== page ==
Essentially what he has done is take the guts from an Epson flatbed scanner and created a medium-format digital camera. Pretty cool, right?
After extracting the scanner’s main board, sensor board and stepper motor, Morelli had to create a custom internal light for the scanner’s auto-calibration system. Without it, the scanner won’t even turn on.
With everything set, he then created a custom enclosure that doesn’t look all that different from a camera from yesteryear. What is different, however, is how it operates.
The camera lacks modern conveniences like a screen / viewfinder to help frame shots and needs to be connected to both an external battery and a computer to use (after all, it is a scanner at heart). Once it comes time to take a shot, the process can take as little as 15 seconds to as long as five minutes depending on the conditions and whatnot.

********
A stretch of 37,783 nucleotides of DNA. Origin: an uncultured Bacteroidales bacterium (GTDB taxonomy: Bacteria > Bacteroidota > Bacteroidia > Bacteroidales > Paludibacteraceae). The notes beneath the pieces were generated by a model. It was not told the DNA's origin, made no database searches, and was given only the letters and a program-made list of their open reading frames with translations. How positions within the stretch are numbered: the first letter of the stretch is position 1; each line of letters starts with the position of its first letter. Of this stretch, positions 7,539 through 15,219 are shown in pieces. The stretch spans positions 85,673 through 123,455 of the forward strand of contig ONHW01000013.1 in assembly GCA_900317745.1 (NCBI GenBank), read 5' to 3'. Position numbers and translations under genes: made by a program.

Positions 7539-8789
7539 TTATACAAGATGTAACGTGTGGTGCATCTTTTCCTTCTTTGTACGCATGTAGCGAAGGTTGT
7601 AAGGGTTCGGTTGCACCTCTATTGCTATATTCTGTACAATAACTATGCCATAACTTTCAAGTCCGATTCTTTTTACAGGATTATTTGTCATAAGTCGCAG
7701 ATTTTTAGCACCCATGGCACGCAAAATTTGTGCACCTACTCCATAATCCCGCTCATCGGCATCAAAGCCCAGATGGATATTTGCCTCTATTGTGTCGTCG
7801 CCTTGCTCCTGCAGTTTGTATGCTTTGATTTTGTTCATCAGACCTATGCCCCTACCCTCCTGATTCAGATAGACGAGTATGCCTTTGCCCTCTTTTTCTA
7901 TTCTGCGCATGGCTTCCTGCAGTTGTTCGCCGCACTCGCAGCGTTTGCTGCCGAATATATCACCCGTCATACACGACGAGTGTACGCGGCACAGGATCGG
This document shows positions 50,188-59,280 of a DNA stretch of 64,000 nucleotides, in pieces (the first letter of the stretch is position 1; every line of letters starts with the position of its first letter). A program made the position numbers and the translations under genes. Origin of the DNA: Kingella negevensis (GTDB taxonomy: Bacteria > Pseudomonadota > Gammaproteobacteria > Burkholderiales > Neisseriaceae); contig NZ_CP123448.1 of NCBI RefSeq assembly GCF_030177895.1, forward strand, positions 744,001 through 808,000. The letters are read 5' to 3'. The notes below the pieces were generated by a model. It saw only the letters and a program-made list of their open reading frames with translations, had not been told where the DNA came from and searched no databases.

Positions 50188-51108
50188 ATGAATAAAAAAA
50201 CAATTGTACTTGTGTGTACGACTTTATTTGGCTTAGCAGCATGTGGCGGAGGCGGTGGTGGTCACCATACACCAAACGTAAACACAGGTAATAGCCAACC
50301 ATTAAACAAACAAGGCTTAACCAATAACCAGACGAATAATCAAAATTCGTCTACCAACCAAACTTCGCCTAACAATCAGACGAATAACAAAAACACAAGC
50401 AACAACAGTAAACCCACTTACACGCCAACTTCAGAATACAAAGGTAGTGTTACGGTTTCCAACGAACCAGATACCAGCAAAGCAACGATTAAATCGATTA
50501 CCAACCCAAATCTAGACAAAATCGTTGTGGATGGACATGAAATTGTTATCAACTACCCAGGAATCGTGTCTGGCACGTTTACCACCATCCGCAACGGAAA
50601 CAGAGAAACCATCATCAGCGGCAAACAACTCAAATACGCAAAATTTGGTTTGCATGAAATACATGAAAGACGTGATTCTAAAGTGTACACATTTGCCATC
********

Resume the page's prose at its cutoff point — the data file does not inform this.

The 143-megapixel output is quite spectacular – we're talking about a 16-bit TIFF that can be as large as 1.2GB.
I don’t think anyone would argue that this isn’t exactly the most practical method for taking photographs but the ability to repurpose technology in such a way is extremely neat, not to mention the super-high resolution.
Below are some samples images captured from the scanner camera.